Maybe I shouldn’t have chosen the world at all. Maybe I should have just stayed a soul without form or flesh. I have heard spiritual teachings that claim we chose our lives, and even our own deaths. I have trouble with that. Sometimes I think we must have been drafted without any better place to run off to.

When I think of the afterlife, I imagine floating around like a ghost, experiencing nature – the river, the ocean, the trees, the sky. I can time travel anywhere and witness anything without the pain.

“That’s not the way it works,” my spiritual friend told me. We were swimming in a pond. It was morning. There was a fog. Vapors surrounded her. The shore was muted and vague.

“Well, fuck ’em,” I said.

But she persisted.

“They don’t know,” I said. “No one knows what happens to your soul after you die. We may not even have souls.”

“We have souls,” she said.

On that we agree.

But why do they choose human form? Are orgasms really that great? Is the chocolate eclair really so creamy and sweet? Is the garden that pleasurable? Love? Creating something? The vapors on the lake?

The world is getting edgy. And I don’t know how, or if, we will pull back from the brink of destruction we are balancing on.

And sometimes.

Sometimes I want to take it all off. Peel the body away to the soul. Give the unique fingerprints back. The curve of my ankle once licked by a lover. The tongue that knows how to play. The feet that know how to dance. The ears that hear music. The eyes that see colors. The mouth that tastes.

It’s not that I’m not grateful. I’m extremely grateful. It’s just that sometimes I wonder if I’ve made a mistake by coming here. I wonder if this planet isn’t an avatar for another one. I wonder if I didn’t mean to get born some place else. Whoops. Wrong turn. Wrong galaxy. Wrong stardust.

I did not mean to fall into this black hole. It was a blue hole I was looking for. Blue. Sparkly blue. The sun shining on the ripples in the water. Maybe that’s my soul’s home. Maybe I should swim out to it. To that light. Out there. Way out there. Do you see it?


This essay was written from a prompt in one of my classes. The prompt was Taking It Off.


Posted in Grief, home, Prompts, soul, spirit, survival, the world, Uncategorized | Tagged , , , , , , , , | 2 Comments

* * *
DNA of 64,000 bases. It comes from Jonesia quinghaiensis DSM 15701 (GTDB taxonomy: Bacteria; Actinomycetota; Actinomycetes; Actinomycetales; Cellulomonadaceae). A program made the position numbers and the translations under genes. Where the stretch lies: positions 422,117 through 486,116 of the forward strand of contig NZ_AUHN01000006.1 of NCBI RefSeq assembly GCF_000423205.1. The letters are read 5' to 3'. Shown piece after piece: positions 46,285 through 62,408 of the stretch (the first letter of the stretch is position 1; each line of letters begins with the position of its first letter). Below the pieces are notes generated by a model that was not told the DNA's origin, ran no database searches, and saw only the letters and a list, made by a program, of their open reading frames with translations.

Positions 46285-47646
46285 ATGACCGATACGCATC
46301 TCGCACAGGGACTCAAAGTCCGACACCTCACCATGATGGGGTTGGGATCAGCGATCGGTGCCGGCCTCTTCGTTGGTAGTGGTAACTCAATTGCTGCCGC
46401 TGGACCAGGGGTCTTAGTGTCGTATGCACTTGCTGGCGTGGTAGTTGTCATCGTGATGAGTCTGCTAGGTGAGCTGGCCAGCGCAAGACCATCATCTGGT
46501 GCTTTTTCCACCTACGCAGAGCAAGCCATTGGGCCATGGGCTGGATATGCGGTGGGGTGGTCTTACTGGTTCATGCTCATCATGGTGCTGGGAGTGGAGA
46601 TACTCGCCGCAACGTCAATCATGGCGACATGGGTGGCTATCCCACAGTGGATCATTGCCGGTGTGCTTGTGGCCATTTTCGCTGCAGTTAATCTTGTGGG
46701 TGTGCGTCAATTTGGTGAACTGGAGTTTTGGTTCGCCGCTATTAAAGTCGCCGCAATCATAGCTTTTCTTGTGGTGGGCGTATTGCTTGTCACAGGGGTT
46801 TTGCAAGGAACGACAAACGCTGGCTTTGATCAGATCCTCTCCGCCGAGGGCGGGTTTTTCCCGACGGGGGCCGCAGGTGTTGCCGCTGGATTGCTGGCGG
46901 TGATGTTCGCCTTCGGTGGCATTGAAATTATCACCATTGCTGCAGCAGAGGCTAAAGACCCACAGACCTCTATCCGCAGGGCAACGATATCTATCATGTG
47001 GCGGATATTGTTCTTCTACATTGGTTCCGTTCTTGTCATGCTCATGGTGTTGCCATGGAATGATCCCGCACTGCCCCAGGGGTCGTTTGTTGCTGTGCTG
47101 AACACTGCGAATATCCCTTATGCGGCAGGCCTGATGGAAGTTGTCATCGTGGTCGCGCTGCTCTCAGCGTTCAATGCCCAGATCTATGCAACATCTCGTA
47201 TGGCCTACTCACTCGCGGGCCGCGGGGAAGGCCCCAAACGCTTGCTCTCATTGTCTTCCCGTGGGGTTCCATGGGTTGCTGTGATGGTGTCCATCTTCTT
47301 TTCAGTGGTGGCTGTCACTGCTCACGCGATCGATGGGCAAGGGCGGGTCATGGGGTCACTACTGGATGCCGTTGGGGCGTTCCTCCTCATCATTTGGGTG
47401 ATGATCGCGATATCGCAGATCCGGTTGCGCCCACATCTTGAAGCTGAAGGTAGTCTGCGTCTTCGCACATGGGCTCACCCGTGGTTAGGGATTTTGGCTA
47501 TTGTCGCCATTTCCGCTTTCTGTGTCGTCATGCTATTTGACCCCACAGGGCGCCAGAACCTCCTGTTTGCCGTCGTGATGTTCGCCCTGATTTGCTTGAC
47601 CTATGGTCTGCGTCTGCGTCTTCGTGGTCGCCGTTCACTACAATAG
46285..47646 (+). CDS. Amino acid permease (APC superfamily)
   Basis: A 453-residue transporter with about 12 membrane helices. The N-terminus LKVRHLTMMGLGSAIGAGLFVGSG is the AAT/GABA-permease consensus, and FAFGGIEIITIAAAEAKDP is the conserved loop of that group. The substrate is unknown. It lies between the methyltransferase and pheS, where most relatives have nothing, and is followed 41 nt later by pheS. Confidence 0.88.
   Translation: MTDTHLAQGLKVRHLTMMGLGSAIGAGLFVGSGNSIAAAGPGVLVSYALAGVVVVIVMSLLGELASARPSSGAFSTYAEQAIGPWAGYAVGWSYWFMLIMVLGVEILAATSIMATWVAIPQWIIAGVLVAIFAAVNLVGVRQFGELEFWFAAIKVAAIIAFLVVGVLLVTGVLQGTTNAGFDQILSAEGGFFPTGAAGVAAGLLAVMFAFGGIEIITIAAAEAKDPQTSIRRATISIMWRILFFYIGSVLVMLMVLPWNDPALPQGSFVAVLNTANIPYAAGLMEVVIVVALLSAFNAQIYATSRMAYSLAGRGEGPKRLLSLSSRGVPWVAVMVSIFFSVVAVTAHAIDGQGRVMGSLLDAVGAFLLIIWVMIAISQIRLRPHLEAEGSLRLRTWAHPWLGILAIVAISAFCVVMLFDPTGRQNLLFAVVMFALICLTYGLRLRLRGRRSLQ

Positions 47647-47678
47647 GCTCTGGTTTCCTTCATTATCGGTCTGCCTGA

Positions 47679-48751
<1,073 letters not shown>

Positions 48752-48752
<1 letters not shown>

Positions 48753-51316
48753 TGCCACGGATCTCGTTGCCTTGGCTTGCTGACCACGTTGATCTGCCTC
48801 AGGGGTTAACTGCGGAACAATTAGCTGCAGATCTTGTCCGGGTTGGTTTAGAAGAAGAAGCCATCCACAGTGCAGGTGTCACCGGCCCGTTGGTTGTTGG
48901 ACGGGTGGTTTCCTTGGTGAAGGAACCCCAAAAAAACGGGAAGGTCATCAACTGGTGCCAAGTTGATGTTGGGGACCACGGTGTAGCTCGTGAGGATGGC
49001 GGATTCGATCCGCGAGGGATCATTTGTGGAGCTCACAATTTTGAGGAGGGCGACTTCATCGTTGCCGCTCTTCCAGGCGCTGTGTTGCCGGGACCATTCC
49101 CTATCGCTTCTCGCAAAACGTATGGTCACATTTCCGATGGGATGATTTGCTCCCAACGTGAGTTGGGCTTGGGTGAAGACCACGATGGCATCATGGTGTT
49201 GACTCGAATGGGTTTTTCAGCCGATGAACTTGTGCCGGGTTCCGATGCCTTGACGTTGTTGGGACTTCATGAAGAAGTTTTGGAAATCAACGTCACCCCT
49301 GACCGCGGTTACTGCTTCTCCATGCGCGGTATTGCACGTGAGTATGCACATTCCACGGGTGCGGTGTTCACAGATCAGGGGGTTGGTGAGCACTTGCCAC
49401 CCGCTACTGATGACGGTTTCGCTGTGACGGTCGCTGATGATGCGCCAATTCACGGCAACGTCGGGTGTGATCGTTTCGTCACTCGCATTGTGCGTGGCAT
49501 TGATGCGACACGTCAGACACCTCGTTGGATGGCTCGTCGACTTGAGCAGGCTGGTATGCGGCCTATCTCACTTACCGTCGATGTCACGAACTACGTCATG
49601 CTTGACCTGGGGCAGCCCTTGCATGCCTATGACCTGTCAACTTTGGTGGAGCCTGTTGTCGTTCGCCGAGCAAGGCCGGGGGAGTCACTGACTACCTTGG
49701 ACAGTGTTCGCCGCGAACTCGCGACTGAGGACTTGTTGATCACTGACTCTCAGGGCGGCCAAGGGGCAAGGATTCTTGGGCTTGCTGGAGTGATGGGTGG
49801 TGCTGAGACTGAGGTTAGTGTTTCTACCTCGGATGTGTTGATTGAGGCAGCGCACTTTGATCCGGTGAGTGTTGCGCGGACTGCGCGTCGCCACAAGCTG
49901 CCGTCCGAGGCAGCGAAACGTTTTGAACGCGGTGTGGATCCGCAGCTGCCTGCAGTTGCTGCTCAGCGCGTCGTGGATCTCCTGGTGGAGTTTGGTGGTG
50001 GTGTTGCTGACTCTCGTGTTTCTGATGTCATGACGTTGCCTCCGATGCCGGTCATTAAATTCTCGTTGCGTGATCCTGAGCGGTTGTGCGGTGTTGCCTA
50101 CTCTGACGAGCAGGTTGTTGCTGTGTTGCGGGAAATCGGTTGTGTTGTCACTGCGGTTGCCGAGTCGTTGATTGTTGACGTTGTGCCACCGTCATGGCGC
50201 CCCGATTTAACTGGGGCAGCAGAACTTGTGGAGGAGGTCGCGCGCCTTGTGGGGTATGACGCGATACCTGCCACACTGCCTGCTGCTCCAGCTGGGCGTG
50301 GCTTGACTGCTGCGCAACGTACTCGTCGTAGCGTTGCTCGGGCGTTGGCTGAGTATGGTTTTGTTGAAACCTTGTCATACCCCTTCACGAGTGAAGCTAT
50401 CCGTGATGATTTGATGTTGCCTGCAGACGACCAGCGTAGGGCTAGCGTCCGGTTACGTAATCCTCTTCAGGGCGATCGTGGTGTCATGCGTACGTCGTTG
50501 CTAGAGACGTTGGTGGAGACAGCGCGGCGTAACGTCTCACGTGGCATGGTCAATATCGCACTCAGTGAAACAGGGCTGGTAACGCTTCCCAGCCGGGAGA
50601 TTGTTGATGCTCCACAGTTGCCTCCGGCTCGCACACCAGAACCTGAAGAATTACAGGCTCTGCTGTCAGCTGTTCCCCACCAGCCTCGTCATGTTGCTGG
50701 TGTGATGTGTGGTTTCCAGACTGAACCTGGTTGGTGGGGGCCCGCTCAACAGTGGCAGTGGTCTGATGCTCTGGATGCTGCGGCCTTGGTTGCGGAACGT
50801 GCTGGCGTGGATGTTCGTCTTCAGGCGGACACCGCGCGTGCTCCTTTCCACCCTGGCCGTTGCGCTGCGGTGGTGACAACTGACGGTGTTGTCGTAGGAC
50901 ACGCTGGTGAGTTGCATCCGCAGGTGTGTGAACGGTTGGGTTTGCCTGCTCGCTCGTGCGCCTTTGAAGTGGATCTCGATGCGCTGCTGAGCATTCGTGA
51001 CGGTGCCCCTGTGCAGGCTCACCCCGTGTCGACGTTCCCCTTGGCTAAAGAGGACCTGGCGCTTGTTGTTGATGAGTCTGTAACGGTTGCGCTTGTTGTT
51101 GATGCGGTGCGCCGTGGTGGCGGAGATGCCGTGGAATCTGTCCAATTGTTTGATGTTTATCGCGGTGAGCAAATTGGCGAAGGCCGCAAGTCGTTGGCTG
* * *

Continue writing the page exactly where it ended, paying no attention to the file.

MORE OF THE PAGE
It is hard not to lead with our wounds. We all have them. Some are personal. Some are from childhood. Many are cultural. Every day we step out into the world and the wounds are bumped and beaten and reinforced. We open them ourselves because we become fond of them and we don’t want to be silent about them, so we show them off and use them to form our identities.

It isn’t healthy to remain silent about the things that hurt us. But it also isn’t healthy to become these things. How do we avoid it? How do we lead with what is right about us? How do we reclaim gentleness and softness and love in the face of so much disaster? How do we reclaim gentleness and softness and love in a world that is so wounded?

I don’t know the answers. I only know the questions. And I know I must make a choice many times a day. Do I lead with my wounds or do I lead with what’s healed and sweet about me? If I feel shaky over speaking up about something, is it because I shouldn’t have spoken up, or because I’ve been trained, as a female, not to speak up? And when someone lashes out at me because they disagree with what I am saying, is that because of a wound they carry and nurse, or is it something I need to look at? And when is speaking up smart, and when is it dumb? Am I seeing injustice where there is none and not seeing it where it exists?

I feel unmoored. I feel hurt because I’ve been hurt. I’ve been hurt on social media. I’ve been hurt privately. I’ve been hurt as a child. I’ve been hurt as an adult. Usually these wounds stay closed, not because I am closed, but because I am well. But I feel less well these days. I feel that we are all clawing at each other, that we’ve reached a level of anger that we cannot sustain. I don’t want to be a part of this, but I don’t want to stick my head in the sand and pretend everything’s groovy either. Everything is not groovy. Things are broken. Things are so broken that I cannot write this without crying.